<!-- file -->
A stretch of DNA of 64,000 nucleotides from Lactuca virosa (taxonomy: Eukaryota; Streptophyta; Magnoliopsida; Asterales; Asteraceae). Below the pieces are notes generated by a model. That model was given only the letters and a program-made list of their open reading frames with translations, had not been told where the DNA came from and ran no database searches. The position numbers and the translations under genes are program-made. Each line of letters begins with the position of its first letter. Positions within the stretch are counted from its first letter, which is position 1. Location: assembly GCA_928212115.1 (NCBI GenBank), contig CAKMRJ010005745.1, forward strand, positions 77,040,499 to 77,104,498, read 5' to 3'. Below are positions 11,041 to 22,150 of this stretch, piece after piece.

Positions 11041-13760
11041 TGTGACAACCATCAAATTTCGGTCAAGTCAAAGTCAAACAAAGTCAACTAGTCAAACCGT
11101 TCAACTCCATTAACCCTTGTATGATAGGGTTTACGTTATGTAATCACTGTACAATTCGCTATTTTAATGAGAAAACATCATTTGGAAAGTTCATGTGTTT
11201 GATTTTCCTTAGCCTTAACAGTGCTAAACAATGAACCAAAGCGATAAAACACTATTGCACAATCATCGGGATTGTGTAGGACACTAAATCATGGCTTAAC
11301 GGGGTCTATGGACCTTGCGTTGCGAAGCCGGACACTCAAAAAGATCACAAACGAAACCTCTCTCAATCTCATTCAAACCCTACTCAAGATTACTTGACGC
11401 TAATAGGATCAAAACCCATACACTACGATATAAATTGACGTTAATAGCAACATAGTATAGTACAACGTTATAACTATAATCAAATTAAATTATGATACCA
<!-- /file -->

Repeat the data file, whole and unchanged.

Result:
A stretch of DNA of 64,000 nucleotides from Lactuca virosa (taxonomy: Eukaryota; Streptophyta; Magnoliopsida; Asterales; Asteraceae). Below the pieces are notes generated by a model. That model was given only the letters and a program-made list of their open reading frames with translations, had not been told where the DNA came from and ran no database searches. The position numbers and the translations under genes are program-made. Each line of letters begins with the position of its first letter. Positions within the stretch are counted from its first letter, which is position 1. Location: assembly GCA_928212115.1 (NCBI GenBank), contig CAKMRJ010005745.1, forward strand, positions 77,040,499 to 77,104,498, read 5' to 3'. Below are positions 11,041 to 22,150 of this stretch, piece after piece.

Positions 11041-13760
11041 TGTGACAACCATCAAATTTCGGTCAAGTCAAAGTCAAACAAAGTCAACTAGTCAAACCGT
11101 TCAACTCCATTAACCCTTGTATGATAGGGTTTACGTTATGTAATCACTGTACAATTCGCTATTTTAATGAGAAAACATCATTTGGAAAGTTCATGTGTTT
11201 GATTTTCCTTAGCCTTAACAGTGCTAAACAATGAACCAAAGCGATAAAACACTATTGCACAATCATCGGGATTGTGTAGGACACTAAATCATGGCTTAAC
11301 GGGGTCTATGGACCTTGCGTTGCGAAGCCGGACACTCAAAAAGATCACAAACGAAACCTCTCTCAATCTCATTCAAACCCTACTCAAGATTACTTGACGC
11401 TAATAGGATCAAAACCCATACACTACGATATAAATTGACGTTAATAGCAACATAGTATAGTACAACGTTATAACTATAATCAAATTAAATTATGATACCA